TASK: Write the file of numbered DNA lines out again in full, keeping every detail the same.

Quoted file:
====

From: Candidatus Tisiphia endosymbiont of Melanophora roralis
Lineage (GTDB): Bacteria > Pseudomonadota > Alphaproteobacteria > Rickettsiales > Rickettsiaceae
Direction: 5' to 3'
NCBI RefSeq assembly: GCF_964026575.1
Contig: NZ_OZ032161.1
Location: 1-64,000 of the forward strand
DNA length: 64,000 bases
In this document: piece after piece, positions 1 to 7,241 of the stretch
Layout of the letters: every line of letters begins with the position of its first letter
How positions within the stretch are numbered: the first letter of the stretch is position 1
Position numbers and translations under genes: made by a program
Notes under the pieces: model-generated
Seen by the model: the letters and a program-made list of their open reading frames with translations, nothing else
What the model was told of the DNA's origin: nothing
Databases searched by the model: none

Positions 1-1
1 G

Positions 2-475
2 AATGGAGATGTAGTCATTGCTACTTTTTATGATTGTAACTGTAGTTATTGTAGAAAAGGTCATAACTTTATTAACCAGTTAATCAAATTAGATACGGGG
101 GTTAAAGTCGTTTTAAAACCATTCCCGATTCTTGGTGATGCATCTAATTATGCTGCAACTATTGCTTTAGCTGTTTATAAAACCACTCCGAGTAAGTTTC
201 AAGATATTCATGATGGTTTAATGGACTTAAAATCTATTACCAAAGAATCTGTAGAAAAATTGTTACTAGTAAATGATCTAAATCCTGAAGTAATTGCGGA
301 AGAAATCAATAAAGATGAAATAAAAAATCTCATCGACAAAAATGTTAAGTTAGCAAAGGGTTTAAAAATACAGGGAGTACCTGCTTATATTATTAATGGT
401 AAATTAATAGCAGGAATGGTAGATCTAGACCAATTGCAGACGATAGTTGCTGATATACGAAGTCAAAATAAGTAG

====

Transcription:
From: Candidatus Tisiphia endosymbiont of Melanophora roralis
Lineage (GTDB): Bacteria > Pseudomonadota > Alphaproteobacteria > Rickettsiales > Rickettsiaceae
Direction: 5' to 3'
NCBI RefSeq assembly: GCF_964026575.1
Contig: NZ_OZ032161.1
Location: 1-64,000 of the forward strand
DNA length: 64,000 bases
In this document: piece after piece, positions 1 to 7,241 of the stretch
Layout of the letters: every line of letters begins with the position of its first letter
How positions within the stretch are numbered: the first letter of the stretch is position 1
Position numbers and translations under genes: made by a program
Notes under the pieces: model-generated
Seen by the model: the letters and a program-made list of their open reading frames with translations, nothing else
What the model was told of the DNA's origin: nothing
Databases searched by the model: none

Positions 1-1
1 G

Positions 2-475
2 AATGGAGATGTAGTCATTGCTACTTTTTATGATTGTAACTGTAGTTATTGTAGAAAAGGTCATAACTTTATTAACCAGTTAATCAAATTAGATACGGGG
101 GTTAAAGTCGTTTTAAAACCATTCCCGATTCTTGGTGATGCATCTAATTATGCTGCAACTATTGCTTTAGCTGTTTATAAAACCACTCCGAGTAAGTTTC
201 AAGATATTCATGATGGTTTAATGGACTTAAAATCTATTACCAAAGAATCTGTAGAAAAATTGTTACTAGTAAATGATCTAAATCCTGAAGTAATTGCGGA
301 AGAAATCAATAAAGATGAAATAAAAAATCTCATCGACAAAAATGTTAAGTTAGCAAAGGGTTTAAAAATACAGGGAGTACCTGCTTATATTATTAATGGT
401 AAATTAATAGCAGGAATGGTAGATCTAGACCAATTGCAGACGATAGTTGCTGATATACGAAGTCAAAATAAGTAG